More Vitamins and Supplements
Calcium can be taken with or without food, depending on its type. For example, calcium carbonate is best with food for optimal absorption, but calcium citrate can be taken without food. B vitamins may be better absorbed on an empty stomach. A study showed an absorption increase of 33 percent for B12 and up to 117 percent for folate (B9) when fasting (compared to consuming the supplements with meals). The increase in absorption may be more relevant if the amounts of B vitamins you take are close to the recommended daily intake (RDI). If you’re taking amounts much higher than the RDI, it may be better to take them with food so that they don’t bother your stomach—when you’re taking higher levels, you don’t need to absorb the entire amount. Iron is also better absorbed on an empty stomach but often causes an upset stomach when taken that way.
And if you’re supplementing with turmeric to support a healthy inflammation response in the body, combining it with piperine, a compound in black pepper, may help its absorption.*
MORNING, NOON, OR NIGHT
When to take your supplements depends on when you’re eating and sleeping. (For example, supplementing with vitamin D in the afternoon may provide better absorption, if that’s when you have your biggest meal of the day.) Generally, since our bodies absorb only so much at a time, consuming supplements throughout the day can help keep us balanced and healthy.
Some supplements are more flexible than others, like goop’s Metabolism-Boosting Superpowder. It boosts metabolism and supports a healthy body weight when combined with a balanced diet and exercise. And since it’s not stimulating, you can take it anytime (it’s especially nice in this Chocolate Strawberry Pudding Smoothie recipe).*
Typically, people like to consume nutrients that support energy production or may feel energizing—B vitamins, green coffee bean extract, CoQ10, etc.—during the morning or early afternoon. If you’re supplementing with a multivitamin that has liberal amounts of B vitamins, like Why Am I So Effing Tired? or High School Genes, consuming it in the morning may also be desirable.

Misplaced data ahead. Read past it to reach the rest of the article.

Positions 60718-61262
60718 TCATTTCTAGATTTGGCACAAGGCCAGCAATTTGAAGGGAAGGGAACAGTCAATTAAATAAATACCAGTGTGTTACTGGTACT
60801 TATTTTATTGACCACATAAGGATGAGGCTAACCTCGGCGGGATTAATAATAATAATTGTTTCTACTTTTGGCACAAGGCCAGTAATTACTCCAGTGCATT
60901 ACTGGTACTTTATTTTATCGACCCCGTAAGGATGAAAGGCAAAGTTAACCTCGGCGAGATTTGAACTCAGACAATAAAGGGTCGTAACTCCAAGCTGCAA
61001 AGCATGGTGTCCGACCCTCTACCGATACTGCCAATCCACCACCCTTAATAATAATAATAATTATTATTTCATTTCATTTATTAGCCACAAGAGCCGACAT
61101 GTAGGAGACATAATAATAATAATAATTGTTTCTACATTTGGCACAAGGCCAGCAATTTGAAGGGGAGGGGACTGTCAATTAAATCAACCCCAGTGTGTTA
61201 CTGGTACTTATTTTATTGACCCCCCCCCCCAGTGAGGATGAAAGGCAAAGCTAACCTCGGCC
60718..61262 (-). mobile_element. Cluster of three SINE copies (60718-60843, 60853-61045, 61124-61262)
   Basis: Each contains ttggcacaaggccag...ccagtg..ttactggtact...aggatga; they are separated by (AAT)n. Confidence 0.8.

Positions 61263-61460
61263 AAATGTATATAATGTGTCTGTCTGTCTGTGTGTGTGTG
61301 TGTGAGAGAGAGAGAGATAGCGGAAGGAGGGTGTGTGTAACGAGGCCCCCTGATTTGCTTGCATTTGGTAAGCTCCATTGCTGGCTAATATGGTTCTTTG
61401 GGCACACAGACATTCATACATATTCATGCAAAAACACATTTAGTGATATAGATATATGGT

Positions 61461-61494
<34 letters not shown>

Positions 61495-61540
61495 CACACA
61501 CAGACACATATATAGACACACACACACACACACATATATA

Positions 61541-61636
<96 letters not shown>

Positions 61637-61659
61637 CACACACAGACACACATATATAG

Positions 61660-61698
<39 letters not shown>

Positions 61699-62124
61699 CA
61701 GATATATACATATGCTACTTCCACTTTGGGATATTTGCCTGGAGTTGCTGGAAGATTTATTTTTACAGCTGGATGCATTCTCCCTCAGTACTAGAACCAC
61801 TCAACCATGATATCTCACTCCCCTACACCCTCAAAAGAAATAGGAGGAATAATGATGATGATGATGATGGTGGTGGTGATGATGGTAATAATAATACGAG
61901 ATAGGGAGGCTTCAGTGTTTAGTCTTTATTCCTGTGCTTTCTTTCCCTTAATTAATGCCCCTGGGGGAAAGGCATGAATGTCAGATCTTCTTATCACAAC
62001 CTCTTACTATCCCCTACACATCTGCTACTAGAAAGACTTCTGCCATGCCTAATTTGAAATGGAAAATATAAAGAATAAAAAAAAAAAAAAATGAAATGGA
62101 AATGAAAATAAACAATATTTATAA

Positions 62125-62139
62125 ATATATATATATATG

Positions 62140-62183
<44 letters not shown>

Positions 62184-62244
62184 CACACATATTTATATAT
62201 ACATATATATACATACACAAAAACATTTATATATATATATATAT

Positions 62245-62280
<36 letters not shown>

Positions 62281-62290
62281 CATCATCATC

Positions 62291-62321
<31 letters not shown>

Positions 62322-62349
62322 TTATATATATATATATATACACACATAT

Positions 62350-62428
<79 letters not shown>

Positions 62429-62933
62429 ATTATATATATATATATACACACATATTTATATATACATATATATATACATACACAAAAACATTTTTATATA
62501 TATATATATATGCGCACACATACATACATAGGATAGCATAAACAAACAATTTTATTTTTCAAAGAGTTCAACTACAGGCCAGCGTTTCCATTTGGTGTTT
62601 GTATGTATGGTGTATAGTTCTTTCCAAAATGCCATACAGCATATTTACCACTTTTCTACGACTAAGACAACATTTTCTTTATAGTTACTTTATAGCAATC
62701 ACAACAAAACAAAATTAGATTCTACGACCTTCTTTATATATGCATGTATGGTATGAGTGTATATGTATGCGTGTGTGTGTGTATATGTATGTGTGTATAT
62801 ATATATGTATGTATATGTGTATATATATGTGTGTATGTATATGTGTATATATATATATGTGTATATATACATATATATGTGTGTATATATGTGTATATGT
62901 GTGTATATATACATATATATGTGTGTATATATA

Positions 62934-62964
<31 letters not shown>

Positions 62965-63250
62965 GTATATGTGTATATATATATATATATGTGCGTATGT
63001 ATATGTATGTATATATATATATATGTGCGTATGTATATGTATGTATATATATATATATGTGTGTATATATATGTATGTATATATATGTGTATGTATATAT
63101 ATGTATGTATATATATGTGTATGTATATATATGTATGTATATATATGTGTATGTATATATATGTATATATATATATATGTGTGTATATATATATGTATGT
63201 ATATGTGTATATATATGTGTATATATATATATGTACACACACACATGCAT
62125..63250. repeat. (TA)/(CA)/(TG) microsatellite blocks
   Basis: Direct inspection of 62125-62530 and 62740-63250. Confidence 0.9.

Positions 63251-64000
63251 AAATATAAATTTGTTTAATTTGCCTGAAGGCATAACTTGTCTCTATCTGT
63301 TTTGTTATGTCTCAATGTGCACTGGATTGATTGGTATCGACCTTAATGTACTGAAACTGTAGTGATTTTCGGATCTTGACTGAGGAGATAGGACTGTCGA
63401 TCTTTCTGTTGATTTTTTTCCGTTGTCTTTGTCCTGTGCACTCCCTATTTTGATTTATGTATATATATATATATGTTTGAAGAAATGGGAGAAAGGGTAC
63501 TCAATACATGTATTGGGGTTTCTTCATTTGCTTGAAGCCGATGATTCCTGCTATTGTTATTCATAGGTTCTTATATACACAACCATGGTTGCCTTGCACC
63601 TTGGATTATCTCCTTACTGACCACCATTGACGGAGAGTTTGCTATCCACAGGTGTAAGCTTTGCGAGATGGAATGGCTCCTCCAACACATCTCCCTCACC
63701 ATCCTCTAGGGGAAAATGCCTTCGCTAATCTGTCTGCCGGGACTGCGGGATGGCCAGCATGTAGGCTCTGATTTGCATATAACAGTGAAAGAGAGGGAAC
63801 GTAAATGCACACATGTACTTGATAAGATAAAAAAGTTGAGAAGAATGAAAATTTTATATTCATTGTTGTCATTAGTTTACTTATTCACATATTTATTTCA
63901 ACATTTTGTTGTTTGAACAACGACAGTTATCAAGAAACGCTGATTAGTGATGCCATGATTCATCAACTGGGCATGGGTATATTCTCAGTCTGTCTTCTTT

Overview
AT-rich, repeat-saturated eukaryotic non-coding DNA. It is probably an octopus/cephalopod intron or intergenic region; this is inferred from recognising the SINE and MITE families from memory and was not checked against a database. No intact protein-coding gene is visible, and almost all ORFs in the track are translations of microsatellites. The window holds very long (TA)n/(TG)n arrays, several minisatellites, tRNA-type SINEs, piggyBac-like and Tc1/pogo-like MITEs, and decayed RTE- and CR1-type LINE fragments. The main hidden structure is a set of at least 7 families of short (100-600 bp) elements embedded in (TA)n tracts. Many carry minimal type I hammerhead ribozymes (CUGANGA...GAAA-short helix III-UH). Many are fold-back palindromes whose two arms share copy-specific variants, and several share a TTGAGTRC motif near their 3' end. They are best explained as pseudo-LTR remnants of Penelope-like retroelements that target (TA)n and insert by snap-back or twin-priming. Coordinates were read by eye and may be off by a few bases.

Naturally, taking melatonin for the occasional sleep support should be done at bedtime. We love Knock Me Out for that. If you’re looking for a melatonin-free sleep aid because you are allergic to melatonin, are taking medications that interact with it, or are sensitive to it, there are other options from Remrise and Well Told Health formulated with sleep-supporting adaptogens and botanicals.*
*These statements have not been evaluated by the Food and Drug Administration. These products are not intended to diagnose, treat, cure, or prevent any disease.
This article is for informational purposes only. It is not, nor is it intended to be, a substitute for professional medical advice, diagnosis, or treatment and should never be relied upon for specific medical advice. To the extent that this article features the advice of physicians or medical practitioners, the views expressed are the views of the cited expert and do not necessarily represent the views of goop.